Egyptian court convicts 43 NGO employees

A file photo dated Feb. 26, 2012, shows defendants accused of working for unlicensed nongovernmental organizations and receiving illegal foreign funds, standing in a cage during the opening of their trial, in Cairo. Photo: European Pressphoto Agency

A file photo dated Feb. 26, 2012, shows defendants accused of working for unlicensed nongovernmental organizations and receiving illegal foreign funds, standing in a cage during the opening of their trial, in Cairo. Photo: European Pressphoto Agency

A court in Cairo has convicted 43 Egyptian and foreign employees of non-governmental (NGO) organisations for working illegally in Egypt.

The court sentenced the defendants – most of them in absentia – to jail terms of up to five years.

It also ordered the closure of offices and the seizure of assets in Egypt belonging to several US NGOs.

The case – which began in 2012 – has strained relations between Cairo and Washington.

US officials had threatened to cut off the roughly $1.5bn (£980m) in aid paid to Egypt every year.

Raids

On Tuesday, the Cairo court sentenced 27 defendants to five years in prison. Another five received two years and 11 were given one-year terms.

Only five defendants, including one American national, were present in court.

Most foreign defendants – nationals of the US, Germany, Serbia and Arab states – were able to leave the country last year after the authorities had lifted a travel ban against them.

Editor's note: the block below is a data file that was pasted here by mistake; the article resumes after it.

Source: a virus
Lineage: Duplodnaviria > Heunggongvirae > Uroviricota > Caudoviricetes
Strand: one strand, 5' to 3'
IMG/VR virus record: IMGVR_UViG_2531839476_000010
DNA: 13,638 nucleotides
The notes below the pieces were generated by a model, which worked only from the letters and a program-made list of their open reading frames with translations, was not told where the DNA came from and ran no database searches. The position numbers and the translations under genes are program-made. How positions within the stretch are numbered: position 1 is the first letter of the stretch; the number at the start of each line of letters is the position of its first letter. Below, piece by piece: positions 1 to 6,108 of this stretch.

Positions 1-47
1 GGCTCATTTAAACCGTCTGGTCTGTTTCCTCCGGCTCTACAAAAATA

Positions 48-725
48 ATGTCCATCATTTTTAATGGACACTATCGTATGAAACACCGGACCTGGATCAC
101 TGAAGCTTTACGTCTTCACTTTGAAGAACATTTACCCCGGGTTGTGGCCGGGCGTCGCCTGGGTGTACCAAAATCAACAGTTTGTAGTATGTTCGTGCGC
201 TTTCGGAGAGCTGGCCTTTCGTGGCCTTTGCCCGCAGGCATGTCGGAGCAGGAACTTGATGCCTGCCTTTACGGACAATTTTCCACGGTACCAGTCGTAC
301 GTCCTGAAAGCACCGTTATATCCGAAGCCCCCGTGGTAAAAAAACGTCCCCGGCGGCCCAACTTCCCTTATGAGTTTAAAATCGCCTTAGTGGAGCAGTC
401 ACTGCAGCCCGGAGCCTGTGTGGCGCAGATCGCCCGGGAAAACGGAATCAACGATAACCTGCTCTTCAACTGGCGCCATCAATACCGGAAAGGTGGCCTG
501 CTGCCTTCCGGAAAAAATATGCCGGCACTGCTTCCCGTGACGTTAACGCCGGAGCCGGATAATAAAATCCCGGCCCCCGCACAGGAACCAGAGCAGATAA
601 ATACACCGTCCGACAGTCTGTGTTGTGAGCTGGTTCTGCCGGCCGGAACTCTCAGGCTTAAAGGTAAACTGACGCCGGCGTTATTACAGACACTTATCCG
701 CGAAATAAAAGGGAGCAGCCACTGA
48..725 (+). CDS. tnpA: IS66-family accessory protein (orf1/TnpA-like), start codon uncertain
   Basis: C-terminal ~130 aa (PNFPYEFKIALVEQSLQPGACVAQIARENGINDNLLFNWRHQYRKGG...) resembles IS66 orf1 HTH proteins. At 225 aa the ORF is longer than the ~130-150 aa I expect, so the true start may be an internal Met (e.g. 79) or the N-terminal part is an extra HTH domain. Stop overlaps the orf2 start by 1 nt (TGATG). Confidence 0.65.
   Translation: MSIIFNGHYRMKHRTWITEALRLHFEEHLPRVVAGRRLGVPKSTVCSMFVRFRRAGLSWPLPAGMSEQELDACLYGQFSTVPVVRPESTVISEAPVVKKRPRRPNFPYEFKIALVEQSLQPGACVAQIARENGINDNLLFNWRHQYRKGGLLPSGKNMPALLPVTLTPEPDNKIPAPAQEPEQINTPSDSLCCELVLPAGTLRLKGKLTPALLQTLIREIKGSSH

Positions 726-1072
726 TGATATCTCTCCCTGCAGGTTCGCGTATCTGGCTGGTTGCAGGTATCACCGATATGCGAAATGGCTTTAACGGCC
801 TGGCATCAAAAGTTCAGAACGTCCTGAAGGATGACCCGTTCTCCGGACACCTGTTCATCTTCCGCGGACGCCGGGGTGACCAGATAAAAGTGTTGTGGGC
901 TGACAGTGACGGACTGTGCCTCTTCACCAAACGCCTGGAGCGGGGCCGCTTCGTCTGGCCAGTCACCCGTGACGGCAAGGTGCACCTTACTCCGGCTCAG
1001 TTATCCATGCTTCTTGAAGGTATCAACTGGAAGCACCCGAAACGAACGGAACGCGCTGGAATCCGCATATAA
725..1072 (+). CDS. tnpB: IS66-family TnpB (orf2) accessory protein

US transportation secretary Ray LaHood with Barack Obama. His son was among several Americans convicted in Egypt in absentia. Photo: Pool/Getty Images

US transportation secretary Ray LaHood with Barack Obama. His son was among several Americans convicted in Egypt in absentia. Photo: Pool/Getty Images

They include Sam LaHood, son of the US Transportation Secretary Ray LaHood. He received a five-year prison term.

The defendants say they will appeal against the sentences, according to the AFP news agency.

The court in the Egyptian capital also ordered the closure of a number of NGOs operating in Egypt, including the US-based International Republican Institute (IRI) and the National Democratic Institute (NDI).

Last year – when Egypt was under military rule following the removal of President Hosni Mubarak – police raided the IRI and NDI offices as well as a number of Egyptian NGOs.

The NGOs had been accused of operating without licences and receiving illicit foreign funds – a charge they denied.

Washington has so far made no public comment on the court’s decision.

Last week, human rights groups expressed concerns that a draft law backed by Egypt’s Islamist President Mohammed Morsi would restrict the funding and activities of NGOs in the country.

Egyptian officials rejected the claim as groundless.

Source: BBC

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